Humans can efficiently look for but not select multiple visual objects

Eduard Ort, Johannes Jacobus Fahrenfort, Tuomas Ten Cate, Martin Eimer, Christian Nl Olivers

Research output: Contribution to JournalArticleAcademicpeer-review


The human brain recurrently prioritizes task-relevant over task-irrelevant visual information. A central question is whether multiple objects can be prioritized simultaneously. To answer this, we let observers search for two colored targets among distractors. Crucially, we independently varied the number of target colors that observers anticipated, and the number of target colors actually used to distinguish the targets in the display. This enabled us to dissociate the preparation of selection mechanisms from the actual engagement of such mechanisms. Multivariate classification of electroencephalographic activity allowed us to track selection of each target separately across time. The results revealed only small neural and behavioral costs associated with preparing for selecting two objects, but substantial costs when engaging in selection. Further analyses suggest this cost is the consequence of neural competition resulting in limited parallel processing, rather than a serial bottleneck. The findings bridge diverging theoretical perspectives on capacity limitations of feature-based attention.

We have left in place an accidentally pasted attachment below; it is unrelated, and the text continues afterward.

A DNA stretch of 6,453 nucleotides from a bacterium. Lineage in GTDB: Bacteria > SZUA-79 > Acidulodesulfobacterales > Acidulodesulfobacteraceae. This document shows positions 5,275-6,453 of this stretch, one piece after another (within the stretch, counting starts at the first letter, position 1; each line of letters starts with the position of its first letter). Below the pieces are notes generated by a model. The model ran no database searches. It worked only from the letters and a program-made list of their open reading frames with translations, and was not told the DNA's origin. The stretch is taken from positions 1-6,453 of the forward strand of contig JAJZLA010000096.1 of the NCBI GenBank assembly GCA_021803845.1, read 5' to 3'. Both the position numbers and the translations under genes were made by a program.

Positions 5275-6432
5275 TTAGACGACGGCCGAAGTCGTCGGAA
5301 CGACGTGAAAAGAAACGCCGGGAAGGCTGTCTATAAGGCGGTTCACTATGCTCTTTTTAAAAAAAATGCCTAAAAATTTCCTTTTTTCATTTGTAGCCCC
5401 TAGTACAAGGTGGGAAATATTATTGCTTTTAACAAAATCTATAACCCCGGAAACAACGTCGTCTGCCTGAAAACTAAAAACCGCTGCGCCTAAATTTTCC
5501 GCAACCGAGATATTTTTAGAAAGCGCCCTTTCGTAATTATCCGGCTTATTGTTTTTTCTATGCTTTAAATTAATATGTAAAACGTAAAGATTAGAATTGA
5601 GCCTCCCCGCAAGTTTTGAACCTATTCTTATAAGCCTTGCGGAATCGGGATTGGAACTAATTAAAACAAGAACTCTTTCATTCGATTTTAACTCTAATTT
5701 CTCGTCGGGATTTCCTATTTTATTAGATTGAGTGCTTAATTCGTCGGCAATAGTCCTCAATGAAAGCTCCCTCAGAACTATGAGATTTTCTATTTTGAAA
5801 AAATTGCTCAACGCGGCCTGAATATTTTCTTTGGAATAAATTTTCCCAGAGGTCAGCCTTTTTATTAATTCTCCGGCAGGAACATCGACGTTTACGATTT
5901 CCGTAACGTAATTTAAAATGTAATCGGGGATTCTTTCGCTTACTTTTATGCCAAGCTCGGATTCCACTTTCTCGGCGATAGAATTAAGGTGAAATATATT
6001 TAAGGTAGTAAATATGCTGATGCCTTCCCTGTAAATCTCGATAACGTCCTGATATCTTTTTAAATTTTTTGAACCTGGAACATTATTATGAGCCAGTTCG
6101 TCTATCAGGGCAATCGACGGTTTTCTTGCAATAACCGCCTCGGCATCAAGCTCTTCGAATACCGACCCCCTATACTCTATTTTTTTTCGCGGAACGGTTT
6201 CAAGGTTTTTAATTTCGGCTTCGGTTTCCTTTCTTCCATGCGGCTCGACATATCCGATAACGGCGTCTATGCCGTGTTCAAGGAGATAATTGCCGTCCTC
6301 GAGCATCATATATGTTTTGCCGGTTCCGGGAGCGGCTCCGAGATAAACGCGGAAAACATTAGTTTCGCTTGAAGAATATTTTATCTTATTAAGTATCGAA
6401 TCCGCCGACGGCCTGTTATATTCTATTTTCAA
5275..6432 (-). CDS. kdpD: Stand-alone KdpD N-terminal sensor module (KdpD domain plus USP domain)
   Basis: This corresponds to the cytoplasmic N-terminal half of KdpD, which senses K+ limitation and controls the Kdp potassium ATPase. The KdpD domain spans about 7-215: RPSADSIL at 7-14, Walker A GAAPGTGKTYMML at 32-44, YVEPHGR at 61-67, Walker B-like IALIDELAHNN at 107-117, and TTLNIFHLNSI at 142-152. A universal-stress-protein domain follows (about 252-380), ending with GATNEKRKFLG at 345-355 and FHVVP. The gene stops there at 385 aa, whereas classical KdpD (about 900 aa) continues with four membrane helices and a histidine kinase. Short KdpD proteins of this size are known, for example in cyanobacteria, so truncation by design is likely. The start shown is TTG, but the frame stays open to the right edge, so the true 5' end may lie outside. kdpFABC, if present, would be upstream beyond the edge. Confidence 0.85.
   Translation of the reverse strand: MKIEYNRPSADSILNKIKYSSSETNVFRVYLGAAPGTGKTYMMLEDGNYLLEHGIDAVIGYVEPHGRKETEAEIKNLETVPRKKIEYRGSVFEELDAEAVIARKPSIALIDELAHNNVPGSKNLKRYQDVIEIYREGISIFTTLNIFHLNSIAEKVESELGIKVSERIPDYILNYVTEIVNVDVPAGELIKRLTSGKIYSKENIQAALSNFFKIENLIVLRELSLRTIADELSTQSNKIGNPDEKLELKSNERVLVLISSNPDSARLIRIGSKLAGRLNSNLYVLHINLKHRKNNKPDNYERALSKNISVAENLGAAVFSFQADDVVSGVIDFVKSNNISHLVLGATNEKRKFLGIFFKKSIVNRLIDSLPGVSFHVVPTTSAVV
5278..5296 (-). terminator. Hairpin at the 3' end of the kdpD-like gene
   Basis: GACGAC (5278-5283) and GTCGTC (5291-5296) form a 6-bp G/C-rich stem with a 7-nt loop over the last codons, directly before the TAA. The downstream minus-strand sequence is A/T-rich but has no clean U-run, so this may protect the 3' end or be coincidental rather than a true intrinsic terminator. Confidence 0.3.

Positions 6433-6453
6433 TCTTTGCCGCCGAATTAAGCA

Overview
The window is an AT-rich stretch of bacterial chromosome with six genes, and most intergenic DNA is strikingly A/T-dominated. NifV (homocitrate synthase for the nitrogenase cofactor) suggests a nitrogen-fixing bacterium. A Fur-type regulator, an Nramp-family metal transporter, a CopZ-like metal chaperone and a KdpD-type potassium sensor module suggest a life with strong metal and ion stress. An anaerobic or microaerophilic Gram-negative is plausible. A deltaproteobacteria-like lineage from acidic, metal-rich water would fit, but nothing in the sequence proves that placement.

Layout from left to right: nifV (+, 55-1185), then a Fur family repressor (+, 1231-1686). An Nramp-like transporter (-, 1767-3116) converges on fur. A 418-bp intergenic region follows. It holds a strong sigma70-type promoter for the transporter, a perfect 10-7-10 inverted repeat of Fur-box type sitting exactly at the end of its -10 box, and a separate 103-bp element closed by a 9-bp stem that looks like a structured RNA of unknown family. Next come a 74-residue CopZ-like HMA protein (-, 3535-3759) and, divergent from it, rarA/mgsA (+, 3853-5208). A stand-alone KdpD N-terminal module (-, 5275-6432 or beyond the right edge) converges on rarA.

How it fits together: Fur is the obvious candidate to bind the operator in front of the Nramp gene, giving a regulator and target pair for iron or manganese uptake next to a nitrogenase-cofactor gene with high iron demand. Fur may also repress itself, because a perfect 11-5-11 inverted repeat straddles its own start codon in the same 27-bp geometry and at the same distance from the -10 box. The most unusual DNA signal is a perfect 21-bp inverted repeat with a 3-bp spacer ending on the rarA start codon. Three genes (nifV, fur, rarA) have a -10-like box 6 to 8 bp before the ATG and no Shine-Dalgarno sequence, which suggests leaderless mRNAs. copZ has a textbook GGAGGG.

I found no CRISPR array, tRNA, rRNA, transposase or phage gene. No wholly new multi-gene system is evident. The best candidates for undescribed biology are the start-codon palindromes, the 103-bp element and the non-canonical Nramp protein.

Original languageEnglish
Article numbere49130
Publication statusPublished - 27 Aug 2019


  • attentional template
  • EEG
  • feature-based attention
  • human
  • multiple targets
  • MVPA
  • neuroscience
  • visual search


Dive into the research topics of 'Humans can efficiently look for but not select multiple visual objects'. Together they form a unique fingerprint.

Cite this